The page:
Finding mold on the soil of houseplants can be a little alarming – after all, mold is usually a sign that something has gone past its best. On a houseplant, this isn’t necessarily a cause for concern, but you should take steps to keep your plant healthy and avoid the side effects that can occur with moldy soil.
Mold is something that can happen to all kinds of houseplants, even the best houseplants for beginners. Understanding why it happens to a houseplant is half the battle when it comes to both treating mold and preventing it from happening in the first place. There are simple steps you can take to remove mold from plants, but if the problem persists, you may want to take more serious action.
Ignore the symptoms and it could be the death knell for your houseplant, so learn how to treat mold on houseplant soil with our guide from the indoor gardening experts.
How to Get Rid of Mold on Indoor Plant Soil
Mold on houseplant soil doesn’t mean your plant is dying – it’s largely related to the amount of moisture in the soil. Here’s a hint: it’s too humid.
“If you notice mold on your houseplant’s soil, it’s not the end of the world,” says Naomi Robinson of Houseplant Authority (opens in a new tab). “It usually appears due to the potting soil being kept too moist, either due to overwatering, poor drainage, or a combination of the two.”
Get advice on how often to water houseplants. Additionally, organic matter, such as decaying dead leaves, can also create the perfect environment for mold to thrive.
1. Move it to a new location
Take action when you first notice mold on a houseplant’s soil to ensure your plant stays in top condition. Before you consider repotting the plant, first see if a change in location would help.
“If the mold isn’t too bad, you can try putting the plant in the sun,” suggests Matt Eddleston, founder of Gardening Vibe. (opens in a new tab). “It helps the soil dry out and kills mold at the same time. Removing rotting leaves and the top layer of soil with mold also helps get rid of the problem.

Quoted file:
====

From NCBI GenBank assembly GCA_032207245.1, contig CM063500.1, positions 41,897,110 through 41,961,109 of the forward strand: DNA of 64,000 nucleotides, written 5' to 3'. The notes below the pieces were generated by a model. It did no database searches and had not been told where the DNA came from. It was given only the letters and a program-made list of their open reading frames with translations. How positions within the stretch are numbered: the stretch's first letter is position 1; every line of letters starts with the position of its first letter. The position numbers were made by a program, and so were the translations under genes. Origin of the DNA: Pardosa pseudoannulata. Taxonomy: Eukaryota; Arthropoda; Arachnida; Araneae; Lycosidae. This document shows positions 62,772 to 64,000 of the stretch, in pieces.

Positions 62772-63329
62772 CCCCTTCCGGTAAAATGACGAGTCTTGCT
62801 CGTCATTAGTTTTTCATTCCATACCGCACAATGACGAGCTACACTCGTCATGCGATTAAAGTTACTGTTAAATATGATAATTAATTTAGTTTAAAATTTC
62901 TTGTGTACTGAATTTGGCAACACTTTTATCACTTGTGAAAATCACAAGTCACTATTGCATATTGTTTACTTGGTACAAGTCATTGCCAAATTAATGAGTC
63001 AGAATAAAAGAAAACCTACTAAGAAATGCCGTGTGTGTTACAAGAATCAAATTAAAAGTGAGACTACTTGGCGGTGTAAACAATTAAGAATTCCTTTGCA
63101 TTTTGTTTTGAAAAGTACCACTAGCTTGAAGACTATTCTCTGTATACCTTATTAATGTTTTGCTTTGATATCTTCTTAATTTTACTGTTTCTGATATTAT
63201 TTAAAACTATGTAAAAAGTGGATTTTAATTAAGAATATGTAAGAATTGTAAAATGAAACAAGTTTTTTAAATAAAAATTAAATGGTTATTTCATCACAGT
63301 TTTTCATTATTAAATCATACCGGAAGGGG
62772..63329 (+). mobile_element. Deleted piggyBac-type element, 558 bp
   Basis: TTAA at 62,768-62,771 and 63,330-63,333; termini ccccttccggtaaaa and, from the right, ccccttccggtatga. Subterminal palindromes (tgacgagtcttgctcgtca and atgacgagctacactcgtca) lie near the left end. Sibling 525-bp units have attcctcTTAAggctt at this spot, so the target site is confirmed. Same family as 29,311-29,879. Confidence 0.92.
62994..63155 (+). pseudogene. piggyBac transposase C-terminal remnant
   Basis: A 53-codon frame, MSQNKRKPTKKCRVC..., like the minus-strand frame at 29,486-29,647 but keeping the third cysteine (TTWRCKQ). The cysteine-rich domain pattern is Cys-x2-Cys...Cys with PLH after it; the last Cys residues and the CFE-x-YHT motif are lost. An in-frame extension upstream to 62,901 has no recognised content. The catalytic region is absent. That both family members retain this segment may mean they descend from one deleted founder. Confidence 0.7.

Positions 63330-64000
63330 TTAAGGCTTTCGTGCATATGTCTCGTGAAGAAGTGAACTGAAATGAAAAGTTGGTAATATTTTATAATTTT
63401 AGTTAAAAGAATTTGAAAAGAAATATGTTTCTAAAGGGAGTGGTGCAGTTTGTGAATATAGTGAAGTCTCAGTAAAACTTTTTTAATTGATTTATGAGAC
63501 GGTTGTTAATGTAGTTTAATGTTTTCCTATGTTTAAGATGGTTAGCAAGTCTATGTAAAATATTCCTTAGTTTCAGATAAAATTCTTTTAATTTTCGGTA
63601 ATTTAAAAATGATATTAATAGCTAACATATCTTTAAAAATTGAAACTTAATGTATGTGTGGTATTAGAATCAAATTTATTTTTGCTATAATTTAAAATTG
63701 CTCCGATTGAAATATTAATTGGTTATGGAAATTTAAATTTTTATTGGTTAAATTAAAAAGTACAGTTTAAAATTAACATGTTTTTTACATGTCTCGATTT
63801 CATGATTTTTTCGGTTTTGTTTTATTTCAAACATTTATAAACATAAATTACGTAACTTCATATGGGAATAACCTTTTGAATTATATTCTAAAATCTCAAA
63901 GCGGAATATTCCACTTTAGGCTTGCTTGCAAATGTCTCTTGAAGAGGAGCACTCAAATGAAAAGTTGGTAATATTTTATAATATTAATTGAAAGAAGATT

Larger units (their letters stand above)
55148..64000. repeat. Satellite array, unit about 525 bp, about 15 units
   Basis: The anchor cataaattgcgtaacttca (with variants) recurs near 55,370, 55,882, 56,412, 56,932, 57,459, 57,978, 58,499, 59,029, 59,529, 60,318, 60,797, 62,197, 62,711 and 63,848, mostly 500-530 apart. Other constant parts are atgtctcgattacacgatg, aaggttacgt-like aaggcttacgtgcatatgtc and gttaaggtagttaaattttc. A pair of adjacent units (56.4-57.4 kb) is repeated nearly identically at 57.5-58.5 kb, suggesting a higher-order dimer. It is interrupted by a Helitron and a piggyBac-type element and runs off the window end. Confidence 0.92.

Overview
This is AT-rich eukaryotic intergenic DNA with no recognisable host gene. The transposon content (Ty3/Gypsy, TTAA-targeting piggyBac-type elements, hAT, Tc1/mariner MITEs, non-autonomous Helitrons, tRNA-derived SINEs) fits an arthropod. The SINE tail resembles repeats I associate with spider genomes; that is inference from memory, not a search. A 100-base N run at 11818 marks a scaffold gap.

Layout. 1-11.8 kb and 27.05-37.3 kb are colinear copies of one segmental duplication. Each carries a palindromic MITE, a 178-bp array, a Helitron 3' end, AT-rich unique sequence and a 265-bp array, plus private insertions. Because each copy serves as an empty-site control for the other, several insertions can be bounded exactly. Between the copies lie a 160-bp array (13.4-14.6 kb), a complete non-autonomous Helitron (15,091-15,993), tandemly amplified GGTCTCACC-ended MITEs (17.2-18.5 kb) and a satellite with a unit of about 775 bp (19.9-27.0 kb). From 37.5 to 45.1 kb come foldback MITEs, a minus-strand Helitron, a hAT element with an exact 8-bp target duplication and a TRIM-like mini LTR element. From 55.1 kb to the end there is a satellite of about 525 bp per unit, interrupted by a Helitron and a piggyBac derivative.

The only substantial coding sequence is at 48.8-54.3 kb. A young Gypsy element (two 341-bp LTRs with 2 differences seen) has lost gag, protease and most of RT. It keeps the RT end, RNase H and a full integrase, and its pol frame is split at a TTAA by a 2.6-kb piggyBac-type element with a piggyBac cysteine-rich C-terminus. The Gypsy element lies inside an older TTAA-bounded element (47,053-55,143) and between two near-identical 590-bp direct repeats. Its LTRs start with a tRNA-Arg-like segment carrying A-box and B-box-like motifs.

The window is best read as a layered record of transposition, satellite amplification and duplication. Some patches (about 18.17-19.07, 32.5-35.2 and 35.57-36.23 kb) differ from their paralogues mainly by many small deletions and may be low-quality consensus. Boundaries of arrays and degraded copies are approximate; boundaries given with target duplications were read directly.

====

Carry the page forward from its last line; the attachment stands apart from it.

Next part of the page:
2. Change the floor
“If not, remove as much moldy soil as you can,” says Brody Hall of Indoor Nursery. (opens in a new tab). “Indoor gardeners can do this by gently scraping the soil off the roots using their fingers, a small paintbrush, or an old toothbrush.”
“Clean your plant’s container when you do, ideally with bleach, to make sure you don’t accidentally pass contamination on to new soil,” adds Naomi Robinson of Houseplant Authority.
3. Check the rest of the plant for mold
“You should also check your plant’s roots for rot when changing soil, so that any affected parts can be cut off to prevent them from spreading,” says Naomi Robinson.
Check that the mold has not spread to the stem or leaves of the plant. “If the mold has already spread to the plant itself, you may need to cut off the affected leaves or stems,” says Stephen Webb of Garden’s Whisper. (opens in a new tab).
4. Treat the floor against mold
Changing the floor should solve the problem, especially if you take steps to prevent the mold from reappearing as shown below, but if the mold persists despite your best efforts, you can also try a treatment to kill the mold.
“If the infestation persists, a commercial fungus spray will do the trick,” says Brody Hall. “Or, if you want to stick with a natural product, use a pinch of cinnamon.” It may sound strange, but cinnamon has natural antifungal properties that are an effective solution against mold.
Will mold on the floor harm my houseplant?
By itself, mold on your houseplant’s soil is not a direct health risk, however, it is a sign that your plant is experiencing less than ideal conditions.
“In most cases, however, mold on your houseplant’s soil isn’t the worst problem that can happen to an overwatered plant, although it’s a sign that you need to make some adjustments,” says Naomi Robinson. “It’s mostly to prevent the situation from developing into full-blown root rot, which can kill your plant.”
Mold can also be the source of another common problem with houseplants: gnats. “If you have soggy moldy soil from standing water in your pots, you’re creating the perfect midge attractant,” says Angelia Daugirda of Organic Plant Magic. (opens in a new tab). Mold is the perfect habitat for the nests of these annoying household pests.
How to prevent mold from reappearing on the soil of houseplants?
“To avoid mildew (and all that can go with it), review your watering schedule to make sure you’re only watering your houseplant when needed,” suggests Naomi Robinson of Houseplant Authority. “You can also check that the soil you are using is sufficiently well drained.”
“To avoid overwatering which will cause mold to reappear, make sure the top 1-2 inches of soil dry out completely between each watering,” suggests Ayelet Faerman of houseplant delivery brand VerdantLyfe. (opens in a new tab).
You can also try the cinnamon trick when repotting your plant to ward off mildew. “Sprinkle a natural antifungal such as cinnamon or baking soda on the soil or add them to your potting mix,” suggests Matt Eddleston.
Keep the soil airy and drier by also moving your plant to an optimal location. “Once you’ve removed all the moldy growth, keep the potting mix dry and well-ventilated to prevent mold from returning. This may mean watering your plant less often or moving it to a brighter spot,” suggests Stephen Webb.
Finally, to prevent mold in the soil of houseplants, it is essential to use a healthy, sterile commercial potting mix.